The One Question

The One Question

Given the role I play in my professional life, I am often asked by family and friends for the questions they should be asking in an interview. I tell them the one question you should ask in order to determine how clear the company is about the performance expectations for the position you are applying for is this:

“Let’s pretend you hire me and we meet back in this room one year from today. I’ve been on the job for a year and its time for my performance review. What would have to happen over the course of that year in order for you to tell me I’ve done a good job? Not a great job but also not a mediocre one, but a good job, good enough that you would consider giving me a raise?”

This question is for the hiring manager… not the HR specialist, not the recruiter, but the person to whom you will be reporting.

Why this Question is Important

It has been my experience that often hiring managers have unrealistic expectations. They are expecting Superman to show up for the job. I had a manager the other day tell me they expected the person filling this role to sell one-million dollars their first year. I asked him when has any new hire ever sold one-million in their first year. To which he responded, “Never.” I then, spent the next hour working with him to define what a good first year would realistically look like.

Furthermore, most HR departments post positions based on job descriptions. Have you read your own job description lately? Is what you are doing today resemble your job description? Because of this they end up posting jobs that no longer match what the person may actually be doing or don’t account for the fact that salespeople today have to be able to adapt to a very fluid business environment.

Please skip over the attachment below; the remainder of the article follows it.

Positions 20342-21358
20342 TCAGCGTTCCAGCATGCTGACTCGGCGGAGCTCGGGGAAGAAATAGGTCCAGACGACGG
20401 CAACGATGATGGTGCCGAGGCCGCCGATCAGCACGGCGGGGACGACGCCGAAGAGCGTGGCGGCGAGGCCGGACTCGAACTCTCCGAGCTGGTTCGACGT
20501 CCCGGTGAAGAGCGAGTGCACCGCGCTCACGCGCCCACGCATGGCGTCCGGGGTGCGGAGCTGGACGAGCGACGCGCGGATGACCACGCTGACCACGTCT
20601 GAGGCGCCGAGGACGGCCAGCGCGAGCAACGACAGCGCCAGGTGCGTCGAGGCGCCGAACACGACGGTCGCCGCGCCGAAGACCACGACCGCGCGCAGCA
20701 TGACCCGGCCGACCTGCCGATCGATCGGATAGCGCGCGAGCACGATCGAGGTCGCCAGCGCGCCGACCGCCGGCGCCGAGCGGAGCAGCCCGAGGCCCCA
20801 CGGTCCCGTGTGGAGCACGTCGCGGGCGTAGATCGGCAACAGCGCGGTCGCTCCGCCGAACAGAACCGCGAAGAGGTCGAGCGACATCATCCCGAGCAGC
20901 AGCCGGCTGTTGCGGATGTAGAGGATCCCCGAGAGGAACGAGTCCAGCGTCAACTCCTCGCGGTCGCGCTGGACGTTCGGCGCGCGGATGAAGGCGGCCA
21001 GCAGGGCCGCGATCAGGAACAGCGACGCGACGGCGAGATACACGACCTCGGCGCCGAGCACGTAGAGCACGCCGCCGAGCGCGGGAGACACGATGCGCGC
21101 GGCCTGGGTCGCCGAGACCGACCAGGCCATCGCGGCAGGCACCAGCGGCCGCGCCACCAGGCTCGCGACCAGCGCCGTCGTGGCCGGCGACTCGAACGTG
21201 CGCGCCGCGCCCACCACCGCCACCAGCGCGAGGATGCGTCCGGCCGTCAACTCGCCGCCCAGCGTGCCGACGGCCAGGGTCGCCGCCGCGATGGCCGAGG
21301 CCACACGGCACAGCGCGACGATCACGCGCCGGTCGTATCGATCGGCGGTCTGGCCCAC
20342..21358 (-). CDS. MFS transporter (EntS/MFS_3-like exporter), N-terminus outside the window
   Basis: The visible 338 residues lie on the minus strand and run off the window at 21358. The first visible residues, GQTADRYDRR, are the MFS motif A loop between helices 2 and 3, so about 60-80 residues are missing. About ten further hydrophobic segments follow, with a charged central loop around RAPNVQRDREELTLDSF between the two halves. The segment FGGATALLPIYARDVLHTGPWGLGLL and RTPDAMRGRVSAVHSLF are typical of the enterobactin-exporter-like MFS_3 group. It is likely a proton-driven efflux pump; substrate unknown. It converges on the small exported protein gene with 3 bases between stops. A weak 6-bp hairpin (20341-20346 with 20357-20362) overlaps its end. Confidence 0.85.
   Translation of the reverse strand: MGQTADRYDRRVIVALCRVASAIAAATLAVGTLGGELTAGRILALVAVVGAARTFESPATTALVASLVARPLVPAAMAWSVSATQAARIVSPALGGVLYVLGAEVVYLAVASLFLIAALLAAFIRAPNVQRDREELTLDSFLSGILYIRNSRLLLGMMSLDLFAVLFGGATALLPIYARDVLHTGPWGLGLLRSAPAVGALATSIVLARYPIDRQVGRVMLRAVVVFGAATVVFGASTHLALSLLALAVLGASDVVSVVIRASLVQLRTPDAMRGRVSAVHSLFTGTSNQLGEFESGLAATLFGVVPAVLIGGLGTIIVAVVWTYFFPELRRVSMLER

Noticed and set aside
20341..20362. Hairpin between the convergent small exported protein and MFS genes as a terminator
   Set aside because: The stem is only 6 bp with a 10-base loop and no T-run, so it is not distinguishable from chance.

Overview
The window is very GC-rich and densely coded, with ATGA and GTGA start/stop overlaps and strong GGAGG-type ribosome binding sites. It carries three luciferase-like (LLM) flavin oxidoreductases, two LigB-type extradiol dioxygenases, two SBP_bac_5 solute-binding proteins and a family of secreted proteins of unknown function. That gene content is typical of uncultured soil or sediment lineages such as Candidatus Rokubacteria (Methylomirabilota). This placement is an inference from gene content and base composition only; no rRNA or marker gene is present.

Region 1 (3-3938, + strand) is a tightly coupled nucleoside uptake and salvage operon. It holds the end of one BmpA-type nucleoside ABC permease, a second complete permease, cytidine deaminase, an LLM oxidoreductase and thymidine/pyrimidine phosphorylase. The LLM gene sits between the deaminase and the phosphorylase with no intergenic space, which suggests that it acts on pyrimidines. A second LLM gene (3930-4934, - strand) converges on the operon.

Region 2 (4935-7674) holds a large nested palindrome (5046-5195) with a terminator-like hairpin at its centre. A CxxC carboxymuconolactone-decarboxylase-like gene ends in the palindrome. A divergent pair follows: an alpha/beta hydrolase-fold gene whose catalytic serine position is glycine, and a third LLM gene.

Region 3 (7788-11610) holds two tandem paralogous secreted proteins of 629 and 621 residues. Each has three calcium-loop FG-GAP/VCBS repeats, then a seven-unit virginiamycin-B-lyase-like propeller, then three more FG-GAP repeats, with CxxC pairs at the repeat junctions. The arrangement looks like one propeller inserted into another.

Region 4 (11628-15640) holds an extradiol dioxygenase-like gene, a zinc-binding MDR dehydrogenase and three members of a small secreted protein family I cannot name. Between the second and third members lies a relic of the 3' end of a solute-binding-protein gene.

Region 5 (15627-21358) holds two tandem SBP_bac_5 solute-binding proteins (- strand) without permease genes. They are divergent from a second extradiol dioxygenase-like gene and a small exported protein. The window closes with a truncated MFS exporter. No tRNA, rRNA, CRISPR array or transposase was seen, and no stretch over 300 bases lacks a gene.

You ask this question to see how realistic they are in their expectations. You are also listening to hear if what they describe as a good performance is quantifiable and measurable versus being subjective. Subjective measurements are just that – subjective and open to interpretation.

If what you hear is realistic then, you have to ask yourself if you can you perform at a “good” level in your first year.

At Performance Group, our mission is aligning sales talent to roles that best utilize their talents.

If you are a hiring manager and want help defining performance expectations for a role and the sales skills and strengths needed to execute in that role, contact us.

If you are sales professional and want to better understand your sales talents and what career path is best for you, contact us.